Higher education classrooms are being outfitted with the latest technology equipment, software, apps, and tools at unprecedented rates. From iPads to whiteboards and clickers to AV equipment, these new additions are meant to make teaching and learning more effective for everyone involved. When done right these initiatives achieve exactly that. But when it's not done properly, universities wind up with frustrated faculty and technologies that end up gathering dust on the shelf.
Some schools have gotten it right when it comes to professional development in the smart classroom. Here are five strategies that they're using to help faculty members embrace technology and integrate it into their classrooms:
Create peer training groups. At MBA@UNC, some faculty come into the program ready to use technology in their classrooms; others need help.
"A whiteboard is pretty advanced for some of us," said Douglas Shackelford, associate dean for the online MBA program offered through the University of North Carolina's Kenan-Flagler campus.
Instead of equipping classrooms with technology and expecting faculty members to use it, Shackelford said, the university trained a small group of "ambassadors" who help other professors get onboard with the new equipment, software, and applications. Facebook, for example, was introduced not only as a social networking platform for students but also as a communication tool for professors to use with one another and with their students.
"We basically created a community around technology maximization," said Shackelford. "As that community grew so did the number of faculty members who embraced and used the technology."
Carve out time for professional development. New technology initiatives can be fast and furious as IT departments collaborate with campus academic divisions, network groups, and other entities to meet deployment deadlines. Faculty members can get swept up in the excitement and wind up with classrooms full of technology that they don't know how to use.
To avoid this scenario, Phil Komarny, CIO and vice president for information technology at Seton Hill University in Greensburg, PA, said his team carves out time for professional development. Working with instructional designer Mary Spataro and a team of work-study students (who assist faculty members in the classroom), Komarny navigates busy teaching schedules to ensure that all professors get the training and support that they need. "Support is a key factor to making sure the technology is used properly and effectively," said Komarny, whose team has also developed wikis, blogs, and other Web-based support tools for faculty members.
Align IT with academic instructional departments. Komarny, Spataro, and their respective team members work together to develop and orchestrate professional development programs for Seton Hill's faculty members. If this collaboration didn't exist both say that the task of getting professors on board with technology would be insurmountable.
"We can't do what we want to do on the development side if we don't have the IT support," said Spataro, who often bounces ideas off the IT team.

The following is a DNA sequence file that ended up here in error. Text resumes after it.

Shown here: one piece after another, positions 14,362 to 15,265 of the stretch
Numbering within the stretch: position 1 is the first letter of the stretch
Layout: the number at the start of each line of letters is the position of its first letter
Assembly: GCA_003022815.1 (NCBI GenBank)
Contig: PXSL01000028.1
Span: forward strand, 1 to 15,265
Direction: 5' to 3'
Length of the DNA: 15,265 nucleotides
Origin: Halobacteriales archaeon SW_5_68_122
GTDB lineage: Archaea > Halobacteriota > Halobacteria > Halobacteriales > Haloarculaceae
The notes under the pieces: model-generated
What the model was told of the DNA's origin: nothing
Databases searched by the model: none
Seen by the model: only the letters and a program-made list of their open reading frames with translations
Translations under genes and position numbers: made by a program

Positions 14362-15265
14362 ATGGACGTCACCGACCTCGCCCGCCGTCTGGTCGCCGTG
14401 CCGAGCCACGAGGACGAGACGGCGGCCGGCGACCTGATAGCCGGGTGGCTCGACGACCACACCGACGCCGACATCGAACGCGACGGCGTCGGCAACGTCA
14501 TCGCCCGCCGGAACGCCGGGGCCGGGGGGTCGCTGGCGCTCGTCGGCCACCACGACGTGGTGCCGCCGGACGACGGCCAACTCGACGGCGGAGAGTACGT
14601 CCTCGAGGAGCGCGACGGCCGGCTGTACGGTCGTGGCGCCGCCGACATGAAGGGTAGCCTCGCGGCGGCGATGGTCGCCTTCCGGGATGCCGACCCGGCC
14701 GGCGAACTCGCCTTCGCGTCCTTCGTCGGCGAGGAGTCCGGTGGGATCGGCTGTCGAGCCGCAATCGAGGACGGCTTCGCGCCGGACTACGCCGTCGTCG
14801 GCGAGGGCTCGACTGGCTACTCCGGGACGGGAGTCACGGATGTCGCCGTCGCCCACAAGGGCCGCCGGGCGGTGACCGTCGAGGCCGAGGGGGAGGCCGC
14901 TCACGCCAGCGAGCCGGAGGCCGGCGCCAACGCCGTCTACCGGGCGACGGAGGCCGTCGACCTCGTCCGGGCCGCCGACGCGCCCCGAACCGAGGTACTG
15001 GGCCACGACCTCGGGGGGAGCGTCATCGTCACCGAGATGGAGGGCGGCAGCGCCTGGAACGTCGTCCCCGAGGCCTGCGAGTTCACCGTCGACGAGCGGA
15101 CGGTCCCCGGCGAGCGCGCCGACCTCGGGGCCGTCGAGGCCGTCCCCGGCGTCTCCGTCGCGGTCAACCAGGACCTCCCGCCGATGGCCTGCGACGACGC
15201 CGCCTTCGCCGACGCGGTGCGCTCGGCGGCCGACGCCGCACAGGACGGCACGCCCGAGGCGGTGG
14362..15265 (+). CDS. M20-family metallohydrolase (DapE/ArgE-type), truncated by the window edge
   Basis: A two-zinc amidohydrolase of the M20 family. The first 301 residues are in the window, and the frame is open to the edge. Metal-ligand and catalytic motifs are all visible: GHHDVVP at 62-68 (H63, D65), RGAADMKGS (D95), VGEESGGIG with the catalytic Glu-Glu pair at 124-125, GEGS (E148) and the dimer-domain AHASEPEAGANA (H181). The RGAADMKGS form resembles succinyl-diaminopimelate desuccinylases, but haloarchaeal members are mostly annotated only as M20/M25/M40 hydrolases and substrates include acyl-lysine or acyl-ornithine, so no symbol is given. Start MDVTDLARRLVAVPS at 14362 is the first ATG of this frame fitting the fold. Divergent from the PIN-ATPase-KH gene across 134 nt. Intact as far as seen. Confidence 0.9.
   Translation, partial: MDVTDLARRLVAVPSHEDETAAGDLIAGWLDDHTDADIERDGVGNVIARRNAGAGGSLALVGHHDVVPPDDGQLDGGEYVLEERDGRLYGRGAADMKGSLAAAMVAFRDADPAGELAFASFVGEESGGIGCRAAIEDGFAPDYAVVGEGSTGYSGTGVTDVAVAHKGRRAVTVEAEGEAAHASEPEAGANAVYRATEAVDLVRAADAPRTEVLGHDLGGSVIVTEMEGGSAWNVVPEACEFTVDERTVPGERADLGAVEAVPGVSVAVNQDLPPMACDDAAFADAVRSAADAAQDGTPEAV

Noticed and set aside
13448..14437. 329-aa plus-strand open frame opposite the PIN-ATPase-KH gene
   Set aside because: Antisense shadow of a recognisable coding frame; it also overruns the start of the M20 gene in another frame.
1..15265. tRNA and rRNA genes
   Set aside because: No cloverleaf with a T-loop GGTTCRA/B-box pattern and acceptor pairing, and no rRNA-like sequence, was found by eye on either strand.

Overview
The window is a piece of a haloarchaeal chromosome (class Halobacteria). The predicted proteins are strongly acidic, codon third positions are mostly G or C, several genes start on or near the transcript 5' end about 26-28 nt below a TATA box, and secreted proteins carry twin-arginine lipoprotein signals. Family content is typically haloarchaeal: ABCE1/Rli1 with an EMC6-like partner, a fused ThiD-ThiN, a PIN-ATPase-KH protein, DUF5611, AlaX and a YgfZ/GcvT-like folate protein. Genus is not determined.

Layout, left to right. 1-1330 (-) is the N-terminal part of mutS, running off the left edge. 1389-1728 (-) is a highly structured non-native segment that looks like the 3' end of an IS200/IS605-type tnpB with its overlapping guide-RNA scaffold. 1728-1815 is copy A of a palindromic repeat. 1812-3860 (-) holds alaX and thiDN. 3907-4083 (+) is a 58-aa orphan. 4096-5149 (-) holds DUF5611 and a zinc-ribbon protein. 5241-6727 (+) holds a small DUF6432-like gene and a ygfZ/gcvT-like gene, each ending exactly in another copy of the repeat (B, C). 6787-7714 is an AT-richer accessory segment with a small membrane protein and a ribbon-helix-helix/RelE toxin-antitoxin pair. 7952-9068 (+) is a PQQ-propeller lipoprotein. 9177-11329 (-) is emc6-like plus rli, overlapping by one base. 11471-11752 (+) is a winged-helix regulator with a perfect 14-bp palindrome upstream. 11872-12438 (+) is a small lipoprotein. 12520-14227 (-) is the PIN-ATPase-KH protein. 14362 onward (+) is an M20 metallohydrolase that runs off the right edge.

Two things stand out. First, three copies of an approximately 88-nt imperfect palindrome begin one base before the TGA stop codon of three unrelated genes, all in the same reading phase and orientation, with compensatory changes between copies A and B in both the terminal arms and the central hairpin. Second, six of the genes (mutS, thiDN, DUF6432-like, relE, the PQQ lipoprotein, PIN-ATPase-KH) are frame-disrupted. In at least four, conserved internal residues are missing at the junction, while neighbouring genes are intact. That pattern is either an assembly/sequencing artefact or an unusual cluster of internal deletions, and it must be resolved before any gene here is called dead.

When faculty members complained about a multistep sign-on process, for example, the two entities worked together to come up with a single-portal option where professors can "access everything that they need," she said.
Create a link between technological innovation and pedagogical effectiveness. If professors know that the time they're putting into professional development will ultimately help them teach better, then the odds that they will participate and be engaged will be that much higher.
"Many faculty members are experts in their disciplines, but they are not experts in technology," said Joseph Ugoretz, associate dean of teaching, learning, and technology at Macaulay Honors College in New York. "In some cases they see technology and the associated learning curve as threatening and intimidating."
To overcome this hurdle, Ugoretz said, the college set up an instructional technology fellows program where a cohort of graduate students (most of whom are doctoral candidates) work with individual professors to develop syllabi, create activities and assignments, and assist in classroom instruction. The doctoral candidates have extensive teaching experience and possess the academic background necessary to connect technology to the course material. "They provide a level of support that integrates both technology and pedagogy on a peer-to-peer level," said Ugoretz. "It's extremely effective."
Finally, involve faculty members in the planning process. Getting professors to integrate smart classroom technologies into their lessons, lectures, assignments, and projects can be as simple as opening up the lines of communication early between those instructors and their IT and instructional technology departments.
"We start by asking professors what they want to accomplish in their classrooms," said Joseph Battaglia, director of budget, planning, and project management at Adelphi University's Office of Information Technology in Garden City, NY. "Letting them tell us what they want--in their native languages--is very productive."
Using a project management approach Battaglia and his team sit down with faculty members and the school's Faculty Center for Professional Excellence to develop a charter. Most recently the process was used to develop a tech-enabled simulated training room where students learn how to address heart attacks, strokes, and other medical emergencies. "This initiative was a success because teachers played a role in designing it and using it," said Battaglia. "That kind of collaboration goes a long way in ensuring that everyone is on board and successfully utilizing the IT that we purchase and install."